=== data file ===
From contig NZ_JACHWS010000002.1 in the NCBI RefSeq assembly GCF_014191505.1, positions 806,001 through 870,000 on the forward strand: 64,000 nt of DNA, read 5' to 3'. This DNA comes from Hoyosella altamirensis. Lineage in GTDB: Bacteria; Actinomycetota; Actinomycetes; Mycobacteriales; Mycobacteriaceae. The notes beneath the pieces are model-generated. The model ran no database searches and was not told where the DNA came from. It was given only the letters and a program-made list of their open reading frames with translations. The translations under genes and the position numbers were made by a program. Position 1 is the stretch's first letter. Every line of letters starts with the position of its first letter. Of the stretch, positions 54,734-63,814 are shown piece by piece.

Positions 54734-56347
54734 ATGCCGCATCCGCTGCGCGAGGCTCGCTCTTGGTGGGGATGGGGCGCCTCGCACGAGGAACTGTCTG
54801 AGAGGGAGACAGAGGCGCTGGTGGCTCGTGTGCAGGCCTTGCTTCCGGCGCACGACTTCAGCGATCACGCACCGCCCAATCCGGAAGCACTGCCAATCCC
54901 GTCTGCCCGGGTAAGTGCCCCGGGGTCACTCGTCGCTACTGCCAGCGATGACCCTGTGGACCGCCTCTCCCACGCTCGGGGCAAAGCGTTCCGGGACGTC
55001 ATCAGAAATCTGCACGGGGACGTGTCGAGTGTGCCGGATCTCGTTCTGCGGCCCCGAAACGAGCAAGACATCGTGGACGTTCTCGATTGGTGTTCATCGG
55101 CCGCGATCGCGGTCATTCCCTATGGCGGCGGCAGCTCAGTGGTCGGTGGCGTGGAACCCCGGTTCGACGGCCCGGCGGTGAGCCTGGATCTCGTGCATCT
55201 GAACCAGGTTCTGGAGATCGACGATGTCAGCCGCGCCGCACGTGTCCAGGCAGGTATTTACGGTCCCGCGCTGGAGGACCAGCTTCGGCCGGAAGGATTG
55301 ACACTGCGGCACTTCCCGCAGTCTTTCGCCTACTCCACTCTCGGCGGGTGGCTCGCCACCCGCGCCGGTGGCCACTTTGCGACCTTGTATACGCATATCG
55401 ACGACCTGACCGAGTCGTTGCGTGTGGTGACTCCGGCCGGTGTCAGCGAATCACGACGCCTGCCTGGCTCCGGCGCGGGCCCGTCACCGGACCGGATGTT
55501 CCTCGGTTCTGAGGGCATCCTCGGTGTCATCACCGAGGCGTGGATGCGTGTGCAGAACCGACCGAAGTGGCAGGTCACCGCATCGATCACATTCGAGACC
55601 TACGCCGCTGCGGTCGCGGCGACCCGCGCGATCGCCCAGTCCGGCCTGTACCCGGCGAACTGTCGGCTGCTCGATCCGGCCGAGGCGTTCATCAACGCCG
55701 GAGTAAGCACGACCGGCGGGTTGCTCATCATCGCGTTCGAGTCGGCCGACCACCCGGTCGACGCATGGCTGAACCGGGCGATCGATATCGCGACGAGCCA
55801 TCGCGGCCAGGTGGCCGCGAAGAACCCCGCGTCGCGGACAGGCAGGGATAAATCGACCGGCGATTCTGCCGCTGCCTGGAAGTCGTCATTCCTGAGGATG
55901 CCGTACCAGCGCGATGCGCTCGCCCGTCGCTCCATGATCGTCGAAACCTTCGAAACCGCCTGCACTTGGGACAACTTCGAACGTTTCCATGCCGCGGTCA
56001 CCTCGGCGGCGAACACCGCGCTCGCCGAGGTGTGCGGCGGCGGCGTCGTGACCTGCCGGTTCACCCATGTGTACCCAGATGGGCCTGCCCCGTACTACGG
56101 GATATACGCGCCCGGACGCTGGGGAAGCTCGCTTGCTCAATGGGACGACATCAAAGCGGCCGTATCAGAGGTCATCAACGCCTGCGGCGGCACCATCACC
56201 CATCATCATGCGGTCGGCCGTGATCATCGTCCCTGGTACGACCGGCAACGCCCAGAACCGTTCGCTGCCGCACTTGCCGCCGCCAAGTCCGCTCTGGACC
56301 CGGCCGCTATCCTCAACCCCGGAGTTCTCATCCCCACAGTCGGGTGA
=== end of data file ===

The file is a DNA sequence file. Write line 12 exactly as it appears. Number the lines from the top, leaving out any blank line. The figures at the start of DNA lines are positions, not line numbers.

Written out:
55601 TACGCCGCTGCGGTCGCGGCGACCCGCGCGATCGCCCAGTCCGGCCTGTACCCGGCGAACTGTCGGCTGCTCGATCCGGCCGAGGCGTTCATCAACGCCG